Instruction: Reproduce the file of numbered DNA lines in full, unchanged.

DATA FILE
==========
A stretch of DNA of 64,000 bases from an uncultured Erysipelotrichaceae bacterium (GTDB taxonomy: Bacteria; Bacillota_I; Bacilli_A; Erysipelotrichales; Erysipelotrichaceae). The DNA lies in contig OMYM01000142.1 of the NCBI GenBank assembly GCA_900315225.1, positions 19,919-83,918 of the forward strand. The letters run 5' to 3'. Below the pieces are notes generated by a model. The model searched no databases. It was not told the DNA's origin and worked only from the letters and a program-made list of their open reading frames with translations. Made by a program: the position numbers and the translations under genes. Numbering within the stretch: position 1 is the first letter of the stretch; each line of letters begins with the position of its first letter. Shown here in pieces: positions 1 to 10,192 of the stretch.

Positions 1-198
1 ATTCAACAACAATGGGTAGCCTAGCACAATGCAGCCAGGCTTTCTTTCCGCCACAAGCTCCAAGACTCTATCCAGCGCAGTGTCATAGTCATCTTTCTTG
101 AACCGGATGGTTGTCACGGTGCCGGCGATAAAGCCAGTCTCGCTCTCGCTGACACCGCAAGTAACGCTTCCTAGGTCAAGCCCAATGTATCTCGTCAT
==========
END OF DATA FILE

A stretch of DNA of 64,000 bases from an uncultured Erysipelotrichaceae bacterium (GTDB taxonomy: Bacteria; Bacillota_I; Bacilli_A; Erysipelotrichales; Erysipelotrichaceae). The DNA lies in contig OMYM01000142.1 of the NCBI GenBank assembly GCA_900315225.1, positions 19,919-83,918 of the forward strand. The letters run 5' to 3'. Below the pieces are notes generated by a model. The model searched no databases. It was not told the DNA's origin and worked only from the letters and a program-made list of their open reading frames with translations. Made by a program: the position numbers and the translations under genes. Numbering within the stretch: position 1 is the first letter of the stretch; each line of letters begins with the position of its first letter. Shown here in pieces: positions 1 to 10,192 of the stretch.

Positions 1-198
1 ATTCAACAACAATGGGTAGCCTAGCACAATGCAGCCAGGCTTTCTTTCCGCCACAAGCTCCAAGACTCTATCCAGCGCAGTGTCATAGTCATCTTTCTTG
101 AACCGGATGGTTGTCACGGTGCCGGCGATAAAGCCAGTCTCGCTCTCGCTGACACCGCAAGTAACGCTTCCTAGGTCAAGCCCAATGTATCTCGTCAT